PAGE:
systems and application software.
• Function is to provide instructions
  (algorithms) that the computer system
  can understand so that it can perform a
  processing activity (execute).
• A variety of languages
  § Basic, Cobol, C++, Perl, Java…
                  Program

 • A set of algorithms written using a
   programming language (source code)
 • Must be translated into something the
   computer can understand (execute)




       Language Translators
• Systems software that converts a
  programmer’s source code into its equivalent
  in machine language (object code) and
  detects syntax errors.
  § Interpreters translate one program statement at a
    time as a program is running
  § Compilers (assemblers) convert a complete
    program into machine language that the
    computer can process in its entirety




                Interpreter


    Program        Interpreter
   Statement



                     Machine           Statement
                    Language           Execution
                    Statement
                                Compiler

          High-                                     Machine
          Level                 Compiler            Language
         Language                                   Program



                  Compiled                     Program
                  Program                      Execution




                       Programming

   1.   Algorithm                              3. Executable Code
        a. Get two numbers                     011101010 01001010010
        b. Add them                            010001010 01110100010
        c. Display the result                  001110010 01010001100



Programmer                                                   Compiler
                         2.     Source Code
                                a. INPUT A,B
                                b. C=A+B
                                c. PRINT C




                                 Syntax

        All languages have a syntax…
        • The grammar, structure, or order of
          the elements in a language statement
        • Syntax can be extremely rigid as in
          the case of most assembler languages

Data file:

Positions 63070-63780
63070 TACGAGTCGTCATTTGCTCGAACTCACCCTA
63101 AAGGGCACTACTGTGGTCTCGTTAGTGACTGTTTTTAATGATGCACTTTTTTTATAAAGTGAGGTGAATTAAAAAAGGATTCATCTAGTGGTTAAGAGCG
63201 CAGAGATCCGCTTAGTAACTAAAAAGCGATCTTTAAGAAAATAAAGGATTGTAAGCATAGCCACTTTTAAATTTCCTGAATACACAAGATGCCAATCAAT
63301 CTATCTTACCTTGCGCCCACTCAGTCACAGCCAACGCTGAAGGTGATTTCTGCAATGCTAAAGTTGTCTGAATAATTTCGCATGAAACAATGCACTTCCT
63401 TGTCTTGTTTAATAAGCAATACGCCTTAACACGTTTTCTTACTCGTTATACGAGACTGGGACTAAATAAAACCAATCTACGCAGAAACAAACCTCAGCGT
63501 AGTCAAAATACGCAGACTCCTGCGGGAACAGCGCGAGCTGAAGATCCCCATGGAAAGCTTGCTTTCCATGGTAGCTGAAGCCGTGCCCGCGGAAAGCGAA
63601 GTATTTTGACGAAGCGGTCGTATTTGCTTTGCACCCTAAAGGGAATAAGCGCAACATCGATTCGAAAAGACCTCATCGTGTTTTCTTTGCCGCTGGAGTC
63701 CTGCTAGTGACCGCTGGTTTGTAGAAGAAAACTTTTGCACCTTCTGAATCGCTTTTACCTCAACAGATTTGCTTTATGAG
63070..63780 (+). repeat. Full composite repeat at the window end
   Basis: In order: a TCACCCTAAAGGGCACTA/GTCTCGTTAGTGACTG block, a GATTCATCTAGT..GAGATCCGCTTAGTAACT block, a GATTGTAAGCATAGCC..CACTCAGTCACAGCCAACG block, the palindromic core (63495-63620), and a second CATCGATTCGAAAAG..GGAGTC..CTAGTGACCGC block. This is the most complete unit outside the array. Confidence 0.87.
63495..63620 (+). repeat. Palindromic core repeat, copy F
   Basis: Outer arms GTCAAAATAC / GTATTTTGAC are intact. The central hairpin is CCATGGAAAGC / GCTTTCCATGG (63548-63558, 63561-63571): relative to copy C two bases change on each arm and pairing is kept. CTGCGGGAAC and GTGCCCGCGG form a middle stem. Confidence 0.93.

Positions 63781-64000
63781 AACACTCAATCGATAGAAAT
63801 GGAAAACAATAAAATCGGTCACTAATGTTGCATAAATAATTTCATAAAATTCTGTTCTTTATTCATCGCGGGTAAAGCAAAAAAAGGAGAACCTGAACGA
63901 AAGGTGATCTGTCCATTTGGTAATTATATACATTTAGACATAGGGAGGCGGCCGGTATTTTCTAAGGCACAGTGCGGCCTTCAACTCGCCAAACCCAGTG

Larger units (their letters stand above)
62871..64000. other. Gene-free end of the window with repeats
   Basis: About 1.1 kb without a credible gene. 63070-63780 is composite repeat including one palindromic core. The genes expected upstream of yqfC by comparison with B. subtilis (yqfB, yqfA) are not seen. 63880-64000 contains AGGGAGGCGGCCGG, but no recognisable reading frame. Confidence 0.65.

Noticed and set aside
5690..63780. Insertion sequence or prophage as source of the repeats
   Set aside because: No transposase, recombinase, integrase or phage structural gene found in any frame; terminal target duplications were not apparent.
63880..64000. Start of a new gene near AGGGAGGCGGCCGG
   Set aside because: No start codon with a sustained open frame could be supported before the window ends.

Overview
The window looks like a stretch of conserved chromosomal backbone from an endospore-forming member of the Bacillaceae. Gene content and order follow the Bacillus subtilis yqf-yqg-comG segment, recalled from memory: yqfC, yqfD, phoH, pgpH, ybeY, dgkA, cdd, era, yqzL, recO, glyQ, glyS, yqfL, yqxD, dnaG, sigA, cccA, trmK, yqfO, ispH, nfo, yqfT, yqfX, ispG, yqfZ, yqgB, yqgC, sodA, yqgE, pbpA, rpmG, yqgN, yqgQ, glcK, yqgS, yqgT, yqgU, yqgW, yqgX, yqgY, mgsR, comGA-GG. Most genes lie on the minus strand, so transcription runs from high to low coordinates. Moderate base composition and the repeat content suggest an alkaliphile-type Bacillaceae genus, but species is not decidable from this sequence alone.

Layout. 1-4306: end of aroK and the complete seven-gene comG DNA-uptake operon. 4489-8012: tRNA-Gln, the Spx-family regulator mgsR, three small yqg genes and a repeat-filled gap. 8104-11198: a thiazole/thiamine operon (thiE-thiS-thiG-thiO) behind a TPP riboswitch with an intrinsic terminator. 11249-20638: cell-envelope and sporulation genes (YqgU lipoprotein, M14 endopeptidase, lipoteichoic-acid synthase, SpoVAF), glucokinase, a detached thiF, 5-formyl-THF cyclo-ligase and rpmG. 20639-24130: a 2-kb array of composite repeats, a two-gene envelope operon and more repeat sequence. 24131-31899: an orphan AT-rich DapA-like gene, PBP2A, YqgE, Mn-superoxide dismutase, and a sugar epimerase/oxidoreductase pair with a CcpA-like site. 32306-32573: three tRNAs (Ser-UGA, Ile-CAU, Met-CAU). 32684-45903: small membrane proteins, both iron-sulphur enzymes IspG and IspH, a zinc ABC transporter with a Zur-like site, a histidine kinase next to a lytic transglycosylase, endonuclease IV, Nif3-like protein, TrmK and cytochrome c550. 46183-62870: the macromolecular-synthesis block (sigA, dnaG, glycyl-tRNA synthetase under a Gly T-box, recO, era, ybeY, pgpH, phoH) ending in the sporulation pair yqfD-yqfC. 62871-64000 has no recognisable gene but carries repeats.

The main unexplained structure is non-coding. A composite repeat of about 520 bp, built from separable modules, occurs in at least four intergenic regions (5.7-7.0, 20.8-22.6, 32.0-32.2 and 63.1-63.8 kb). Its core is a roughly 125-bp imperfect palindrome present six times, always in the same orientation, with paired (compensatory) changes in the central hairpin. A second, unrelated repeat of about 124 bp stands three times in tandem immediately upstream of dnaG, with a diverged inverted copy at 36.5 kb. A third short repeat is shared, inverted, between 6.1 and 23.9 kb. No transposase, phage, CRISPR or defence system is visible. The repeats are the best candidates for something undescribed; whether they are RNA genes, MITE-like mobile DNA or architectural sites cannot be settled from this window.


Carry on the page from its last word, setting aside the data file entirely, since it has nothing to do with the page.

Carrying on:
or less rigid in others
   1GL - Machine Language

• Machine code is the elemental (low-level)
  language of computers, consisting of a
  stream of 0's and 1's (binary code)




        Machine Language

• The computer's processor reads in and
  processes a certain number of 0's and 1's
  at a time. 1 statement = 1 instruction.
  § A 32-bit processor reads in 32 bits at a time
• To make machine language easier to
  read, one hexadecimal can represent four
  binary digits. Two hexadecimal digits
  can represent eight binary digits, or a
  byte (e.g. 1111 0111=F7=247).




 2GL – Assembly Language

 • Uses symbols rather than binary digits to
   communicate instructions
 • Then converted into machine code by a
   program called an assembler

 e.g. L 8,3000 = load the value at memory
   location 3000 into register 8

    Programmers still had to keep track of where
      everything was stored in memory.
                      3GLs

• Basic, COBOL, C, C++, Fortran
• Use English-like commands
• One or two keywords (macros) replaced
  5-7 assembly instructions
   § e.g. READ HOURS_WORKED
• Labels replaced memory locations
• The keywords and labels are converted
  into machine codes




                      4GLs
• More English-like than 3GLs
• Non-procedural
   § Programmers do not have to give step by step
     instructions to perform a function
   § e.g. for every worker
               if hours are greater than 40
               multiply overtime by 1.5

• Each statement in a 4GL language can be
  converted to 30 to 50 assembly instructions




                      4GLs

   • Structured Query Language (SQL)
      § A standardized language often used to
        perform database queries and
        manipulations.
   • Oracle, Powerhouse, FOCUS, 4GL
Object Oriented Languages

• A revolutionary concept that changed
  the rules in computer programming
• Organized around objects
   § Modeled after real- world objects
     (e.g. houses)




Object Oriented Languages

• Polymorphism: One procedure can work
  with multiple objects.
• Inheritance: an object in a particular class
  gets attributes of that class
   § Lower costs
   § Reduced testing
   § Faster implementation




       Visual Programming
           Languages
• Languages that use a mouse, icons, or
  symbols on the screen and pull-down
  menus to develop programs.
  §   Easy to use; intuitive
  §   Tend to run slowly
  §   Poor connectivity features
  §   Lack power and flexibility
  §   Visual Basic, VBA, Visual C++
Fifth-Generation Languages

• Knowledge-based programming
  § An approach to the development of
    computer programs in which you do not tell
    a computer how to do a job, but what you
    want it to do.
      u   Natural Language, Artificial Intelligence
      u   No programming experience required
      u   Prolog, LISP




      Selecting a Language

 • Trade offs of language characteristics, cost,
   control & complexity
 • Assembly language programs are fast &
   efficient & offer the programmer control
   over the hardware
 • Third- and fourth- generation languages are
   easier to learn & use